Monday 26 March 2012

A costly tweet

Mr. Justice Bean decided at the High Court in London earlier today to award the New Zealand cricketer, Chris Cairns, £90,000 damages in respect of comments contained in a Tweet sent in 2010 by Lalit Modi. The Tweet was 24 words long (and two of those were "the"). Experts disagreed whether 35 or 95 people had read it before a compromise agreement was reached at 65. Neither the number of words used nor the number of people who read them are determinative of what damages should be awarded. What matters is the harm caused by the accusation and the accusation here was a serious one. Still, the decision is a salutory reminder that you don't need to work hard or spend a lot of time to lose a lot of money in a libel case in the English courts. The plaintiff's lawyers are said to estimate that the costs due by Mr. Modi will come in at £1.5m.

We all know that actionable defamatory statements can be made online and via Twitter as easily as they can verbally or in writing. There's a tendency among lawyers sometimes to get all excited about something just because it involves (relatively) new technology. The recent fuss about service of court documents via Facebook was a case in point. However, it was interesting to see that the judge considered that parts of the defendant's barrister's closing speech in themselves amounted to an aggravating factor when it came to assessing damages:

"The flavour of the way the defence was run at trial is most vividly conveyed by the closing speech on behalf of the Defendant. As Mr Caldecott submitted, Mr Thwaites could hardly have pitched it higher. The words "liar", "lie" and "lies" were used in all 24 times. One passage, as Mr Caldecott rightly says, stands out as particularly offensive to the Claimant:-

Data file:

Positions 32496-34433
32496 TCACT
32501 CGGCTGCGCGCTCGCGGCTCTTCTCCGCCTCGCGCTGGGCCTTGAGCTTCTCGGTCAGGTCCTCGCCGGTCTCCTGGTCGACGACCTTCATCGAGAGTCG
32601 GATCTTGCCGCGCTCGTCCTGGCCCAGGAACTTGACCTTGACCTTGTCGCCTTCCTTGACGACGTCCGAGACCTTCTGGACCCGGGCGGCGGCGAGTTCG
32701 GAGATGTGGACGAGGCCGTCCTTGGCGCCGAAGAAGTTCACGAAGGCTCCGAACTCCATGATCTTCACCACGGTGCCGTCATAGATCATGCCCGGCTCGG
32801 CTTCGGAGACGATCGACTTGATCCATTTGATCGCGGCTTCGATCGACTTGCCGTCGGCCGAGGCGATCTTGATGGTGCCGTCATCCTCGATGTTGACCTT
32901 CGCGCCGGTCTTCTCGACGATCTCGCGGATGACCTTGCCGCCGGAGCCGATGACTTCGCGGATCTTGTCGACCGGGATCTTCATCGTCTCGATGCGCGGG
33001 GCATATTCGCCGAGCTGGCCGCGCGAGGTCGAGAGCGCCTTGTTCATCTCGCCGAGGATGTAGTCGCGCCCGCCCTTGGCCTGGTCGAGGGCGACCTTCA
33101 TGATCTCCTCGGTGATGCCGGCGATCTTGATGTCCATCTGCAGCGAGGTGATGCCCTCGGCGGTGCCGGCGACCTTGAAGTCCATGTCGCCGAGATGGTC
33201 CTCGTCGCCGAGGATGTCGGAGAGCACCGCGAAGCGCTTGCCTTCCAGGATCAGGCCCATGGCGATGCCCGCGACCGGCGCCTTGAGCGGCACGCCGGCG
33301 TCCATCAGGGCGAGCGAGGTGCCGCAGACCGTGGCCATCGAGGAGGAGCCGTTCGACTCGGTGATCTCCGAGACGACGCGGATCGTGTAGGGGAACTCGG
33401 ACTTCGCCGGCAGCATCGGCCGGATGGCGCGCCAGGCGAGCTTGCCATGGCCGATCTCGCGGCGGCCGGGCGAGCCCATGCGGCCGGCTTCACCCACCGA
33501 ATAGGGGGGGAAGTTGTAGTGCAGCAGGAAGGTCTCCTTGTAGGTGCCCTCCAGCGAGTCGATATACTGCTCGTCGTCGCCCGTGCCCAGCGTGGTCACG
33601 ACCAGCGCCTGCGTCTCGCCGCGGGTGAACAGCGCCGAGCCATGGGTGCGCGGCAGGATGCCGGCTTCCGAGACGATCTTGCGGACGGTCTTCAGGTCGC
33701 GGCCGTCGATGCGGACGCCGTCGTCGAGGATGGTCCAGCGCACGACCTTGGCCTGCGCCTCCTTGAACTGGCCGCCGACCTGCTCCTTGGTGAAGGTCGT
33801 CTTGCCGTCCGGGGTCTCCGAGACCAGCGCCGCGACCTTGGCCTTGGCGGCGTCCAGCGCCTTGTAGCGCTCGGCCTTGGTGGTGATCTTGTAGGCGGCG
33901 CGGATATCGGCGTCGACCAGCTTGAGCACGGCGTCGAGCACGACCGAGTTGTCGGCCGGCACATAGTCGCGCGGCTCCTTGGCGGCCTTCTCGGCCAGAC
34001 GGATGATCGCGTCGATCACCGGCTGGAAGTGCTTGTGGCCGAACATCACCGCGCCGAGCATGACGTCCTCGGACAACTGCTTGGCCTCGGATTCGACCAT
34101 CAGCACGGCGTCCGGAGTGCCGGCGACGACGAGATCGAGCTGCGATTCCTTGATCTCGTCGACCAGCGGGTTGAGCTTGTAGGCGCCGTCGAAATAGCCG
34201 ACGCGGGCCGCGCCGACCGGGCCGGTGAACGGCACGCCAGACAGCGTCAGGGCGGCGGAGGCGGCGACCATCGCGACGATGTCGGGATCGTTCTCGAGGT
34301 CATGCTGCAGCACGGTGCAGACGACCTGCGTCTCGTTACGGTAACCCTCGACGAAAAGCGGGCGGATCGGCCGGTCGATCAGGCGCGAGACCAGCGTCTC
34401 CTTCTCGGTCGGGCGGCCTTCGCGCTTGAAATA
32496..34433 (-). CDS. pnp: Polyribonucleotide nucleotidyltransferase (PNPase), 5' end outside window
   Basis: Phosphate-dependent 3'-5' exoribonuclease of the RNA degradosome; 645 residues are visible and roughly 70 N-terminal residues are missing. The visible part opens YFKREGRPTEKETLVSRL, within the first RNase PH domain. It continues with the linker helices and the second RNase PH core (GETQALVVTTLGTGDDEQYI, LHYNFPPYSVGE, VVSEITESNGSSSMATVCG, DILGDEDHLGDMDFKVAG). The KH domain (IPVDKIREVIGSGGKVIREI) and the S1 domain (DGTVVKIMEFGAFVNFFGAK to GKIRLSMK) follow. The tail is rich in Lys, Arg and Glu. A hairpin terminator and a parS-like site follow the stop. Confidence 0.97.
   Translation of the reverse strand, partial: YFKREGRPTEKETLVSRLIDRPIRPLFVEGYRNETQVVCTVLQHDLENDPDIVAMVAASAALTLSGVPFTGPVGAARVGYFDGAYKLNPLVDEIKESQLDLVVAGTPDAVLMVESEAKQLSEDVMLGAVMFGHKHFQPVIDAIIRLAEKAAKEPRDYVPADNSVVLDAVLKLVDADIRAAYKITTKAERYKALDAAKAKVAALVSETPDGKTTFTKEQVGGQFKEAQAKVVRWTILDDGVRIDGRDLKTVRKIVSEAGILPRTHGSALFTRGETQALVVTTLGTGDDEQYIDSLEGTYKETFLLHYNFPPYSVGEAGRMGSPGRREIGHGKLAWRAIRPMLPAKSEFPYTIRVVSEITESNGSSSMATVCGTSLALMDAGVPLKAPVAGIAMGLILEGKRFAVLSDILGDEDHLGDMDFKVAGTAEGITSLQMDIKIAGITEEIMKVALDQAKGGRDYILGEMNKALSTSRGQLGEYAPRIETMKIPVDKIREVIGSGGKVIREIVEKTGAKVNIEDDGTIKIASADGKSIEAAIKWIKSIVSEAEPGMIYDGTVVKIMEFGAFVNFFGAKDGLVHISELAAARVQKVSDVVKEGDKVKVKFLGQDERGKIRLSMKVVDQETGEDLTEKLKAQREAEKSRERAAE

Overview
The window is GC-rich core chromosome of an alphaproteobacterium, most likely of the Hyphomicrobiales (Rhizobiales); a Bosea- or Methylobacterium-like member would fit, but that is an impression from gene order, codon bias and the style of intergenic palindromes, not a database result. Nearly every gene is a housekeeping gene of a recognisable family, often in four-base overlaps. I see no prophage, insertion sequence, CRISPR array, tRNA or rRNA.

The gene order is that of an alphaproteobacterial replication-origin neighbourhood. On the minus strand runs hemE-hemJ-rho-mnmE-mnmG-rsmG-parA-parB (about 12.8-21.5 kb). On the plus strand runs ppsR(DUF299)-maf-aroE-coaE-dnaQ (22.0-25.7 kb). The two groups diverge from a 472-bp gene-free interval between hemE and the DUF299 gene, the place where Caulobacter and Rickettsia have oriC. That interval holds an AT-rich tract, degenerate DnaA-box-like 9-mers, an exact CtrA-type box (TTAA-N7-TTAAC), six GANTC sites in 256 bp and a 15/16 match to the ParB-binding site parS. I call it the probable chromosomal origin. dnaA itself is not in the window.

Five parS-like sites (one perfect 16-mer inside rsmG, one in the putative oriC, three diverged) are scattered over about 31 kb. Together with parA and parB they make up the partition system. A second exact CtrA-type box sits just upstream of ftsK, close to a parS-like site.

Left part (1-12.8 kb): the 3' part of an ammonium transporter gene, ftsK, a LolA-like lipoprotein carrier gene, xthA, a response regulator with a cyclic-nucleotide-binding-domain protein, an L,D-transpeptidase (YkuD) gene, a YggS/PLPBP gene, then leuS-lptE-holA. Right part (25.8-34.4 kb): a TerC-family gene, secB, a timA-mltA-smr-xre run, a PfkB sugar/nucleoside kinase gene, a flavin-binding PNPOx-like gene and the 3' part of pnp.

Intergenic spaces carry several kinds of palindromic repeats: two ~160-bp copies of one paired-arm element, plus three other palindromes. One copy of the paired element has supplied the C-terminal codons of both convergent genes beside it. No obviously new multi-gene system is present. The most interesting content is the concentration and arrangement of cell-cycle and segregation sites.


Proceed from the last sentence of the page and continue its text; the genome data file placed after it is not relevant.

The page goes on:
"In our submission it was nothing short of a diabolical scheme that involved blackmailing young players of ability and integrity into match fixing when that was the last thing they wanted to do. … So they were prisoners. They were being abused. There was a breach of trust by the captain and the vice-captain. They were like children in an orphans' home who, abused by everyone around them, can trust no one, can report to no one."

This attack, with the benefit of absolute privilege, must be taken to have been made on the instructions of Mr Modi. I take the view that the sustained and aggressive assertion of the plea of justification at the trial increases the damages recoverable by a factor of about 20%."

Also, frankly, the version of Twitter's logged-out homepage that we got as the graphic for this post was so apposite that it would have been criminal not to comment.

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